Last Thursday the Senate Appropriations Committee passed its version of the FY 2016 Commerce, Justice, Science, and Related Agencies (CJS) bill on a 27-3 vote. Based on the Committee’s report released this week, funding in the bill would exceed FY 2015 levels for the National Institute of Standards and Technology (NIST) and NASA, while the National Science Foundation (NSF) budget would be kept flat and the National Oceanic and Atmospheric Administration (NOAA) would fall below FY 2015 enacted. Compared with the House version of CJS, which passed the full House along party lines last week, the Senate bill is more favorable to the two Commerce agencies, and spares NSF from controversial research cuts proposed in the House. Overall discretionary funding in the Senate bill stands currently at $51.06 billion, more than FY 2015 but $985 million less than the President's request, according to the Committee.
An amendment offered during markup by Sen. Barbara Mikulski (D-MD) would have increased funding across various programs within the science agencies covered in the bill, but failed. A brief agency-by-agency recap is below.
National Science Foundation (see budget table)
The Senate Committee funds NSF at $7.3 billion, the same as FY 2015 enacted. The House figure is $50 million higher. Unlike the House, however, the Senate proceedings have not mirrored efforts to cut social science and geosciences research. NSF’s research accounts would essentially remain flat-funded in the Senate’s FY 2016 spending bill. Elsewhere, the Senate included funds to support research in biomanufacturing as part of its Advanced Manufacturing Initiative. The Committee also increases funding for the Innovation Corps (i-Corps) program, while keeping EPSCoR and cybersecurity research equal to the FY 2015 levels.
NASA (see budget table)
The Senate Committee provided a boost to NASA’s overall budget, enough that the space agency would just about keep pace with inflation though still $240 million below the House and President’s request. Like the House, the Senate Committee included additional funds above the request for the Space Launch System, and would grant an even larger increase than both the House and the Administration for the Orion crew vehicle. The Senate Committee also offered slightly more than the request for NASA's Science Mission Directorate (SMD), which the House would cut. Within SMD, Earth Sciences would receive a large 8.3 percent boost over FY 2015, which comes close to the Administration’s request and diverges from the House-passed CJS bill.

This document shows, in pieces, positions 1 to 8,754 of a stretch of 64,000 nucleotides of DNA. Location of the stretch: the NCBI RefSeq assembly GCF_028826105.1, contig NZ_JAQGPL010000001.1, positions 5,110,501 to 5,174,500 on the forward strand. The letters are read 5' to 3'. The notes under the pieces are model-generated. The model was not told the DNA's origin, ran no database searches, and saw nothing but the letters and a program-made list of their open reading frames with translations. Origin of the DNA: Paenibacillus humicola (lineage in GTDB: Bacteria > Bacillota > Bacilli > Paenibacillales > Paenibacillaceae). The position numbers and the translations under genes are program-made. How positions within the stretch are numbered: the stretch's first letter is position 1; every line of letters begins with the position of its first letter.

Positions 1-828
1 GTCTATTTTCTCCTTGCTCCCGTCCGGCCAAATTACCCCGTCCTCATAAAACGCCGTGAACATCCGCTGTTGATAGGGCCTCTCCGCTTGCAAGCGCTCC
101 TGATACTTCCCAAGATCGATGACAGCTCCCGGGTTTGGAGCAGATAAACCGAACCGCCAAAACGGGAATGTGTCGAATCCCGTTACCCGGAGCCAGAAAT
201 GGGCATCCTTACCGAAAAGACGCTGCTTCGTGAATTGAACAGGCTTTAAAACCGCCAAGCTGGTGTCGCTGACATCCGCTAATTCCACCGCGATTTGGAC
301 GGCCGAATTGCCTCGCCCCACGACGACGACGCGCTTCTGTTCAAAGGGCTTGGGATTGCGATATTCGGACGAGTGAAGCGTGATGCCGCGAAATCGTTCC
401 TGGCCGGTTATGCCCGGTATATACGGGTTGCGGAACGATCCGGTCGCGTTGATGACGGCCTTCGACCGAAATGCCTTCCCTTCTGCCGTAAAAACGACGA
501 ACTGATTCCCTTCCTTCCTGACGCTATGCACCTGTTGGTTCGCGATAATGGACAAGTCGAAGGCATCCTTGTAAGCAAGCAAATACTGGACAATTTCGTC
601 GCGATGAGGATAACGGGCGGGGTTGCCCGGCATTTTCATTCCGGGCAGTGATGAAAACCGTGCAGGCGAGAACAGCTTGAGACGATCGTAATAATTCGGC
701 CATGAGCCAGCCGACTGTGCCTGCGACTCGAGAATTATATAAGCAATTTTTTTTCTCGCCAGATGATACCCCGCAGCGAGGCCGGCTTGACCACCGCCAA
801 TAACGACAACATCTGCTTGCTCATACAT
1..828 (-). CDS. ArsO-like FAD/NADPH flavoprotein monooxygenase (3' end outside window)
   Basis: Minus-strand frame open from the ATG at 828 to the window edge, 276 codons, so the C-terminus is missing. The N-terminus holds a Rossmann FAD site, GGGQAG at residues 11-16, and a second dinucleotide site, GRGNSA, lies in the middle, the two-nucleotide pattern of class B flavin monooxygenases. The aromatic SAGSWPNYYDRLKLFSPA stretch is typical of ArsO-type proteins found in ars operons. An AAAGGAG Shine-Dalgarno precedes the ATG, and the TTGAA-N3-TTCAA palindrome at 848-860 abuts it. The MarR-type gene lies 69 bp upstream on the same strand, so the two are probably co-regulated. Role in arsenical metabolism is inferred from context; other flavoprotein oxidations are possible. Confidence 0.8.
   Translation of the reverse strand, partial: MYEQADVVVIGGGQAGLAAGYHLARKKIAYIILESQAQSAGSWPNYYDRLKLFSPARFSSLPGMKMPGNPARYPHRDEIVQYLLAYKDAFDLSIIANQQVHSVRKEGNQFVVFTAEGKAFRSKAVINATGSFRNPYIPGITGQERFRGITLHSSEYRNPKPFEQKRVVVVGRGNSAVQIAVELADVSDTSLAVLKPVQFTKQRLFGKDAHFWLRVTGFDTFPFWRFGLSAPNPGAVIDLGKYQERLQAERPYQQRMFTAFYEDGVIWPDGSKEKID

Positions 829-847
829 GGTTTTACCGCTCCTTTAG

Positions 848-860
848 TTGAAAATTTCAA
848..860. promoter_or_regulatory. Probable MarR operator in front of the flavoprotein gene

Dept. of Commerce (see budget table)
The Senate Committee was more generous than the House in funding for NOAA and NIST, but to a much lesser extent than what the President requested for the two major science agencies within the Commerce Department. NIST received $29 million more than the House and $227 million below what the Administration asked for. Although the Committee provides up to $5 million within the Advanced Manufacturing Consortia (AMTech) to fund NIST’s coordination role for existing National Network for Manufacturing Institutes (NNMI), no
funds are slated for the Department to establish any NIST-led NNMI institutes in FY 2016. While overall funding for NOAA would drop below FY 2015 levels, Senate appropriators matched the President and House in providing an increase for key weather satellite programs, the Joint Polar Satellite System (JPSS) and the Geostationary Operational Environmental Satellite R-Series (GOES-R) program. However, the Senate gave a bit less than half the amount requested by the Administration for its proposed Polar Follow-on satellites, whereas the House chose not to fund this new program at all. The Senate Committee also declined to fully fund the FY 2016 request to construct a new ocean-going survey vessel at this time.
Lastly, Senate appropriators provided $372 million, or 25 percent, less than requested for the Census Bureau. The amount provided still runs ahead of the House figure, after the Census budget was targeted by several lawmakers during House floor proceedings seeking to shift resources to other accounts.
The Senate CJS bill now awaits action from the Senate floor, though future action is uncertain given the Democrats’ intentions of filibustering all sequestration-level spending bills.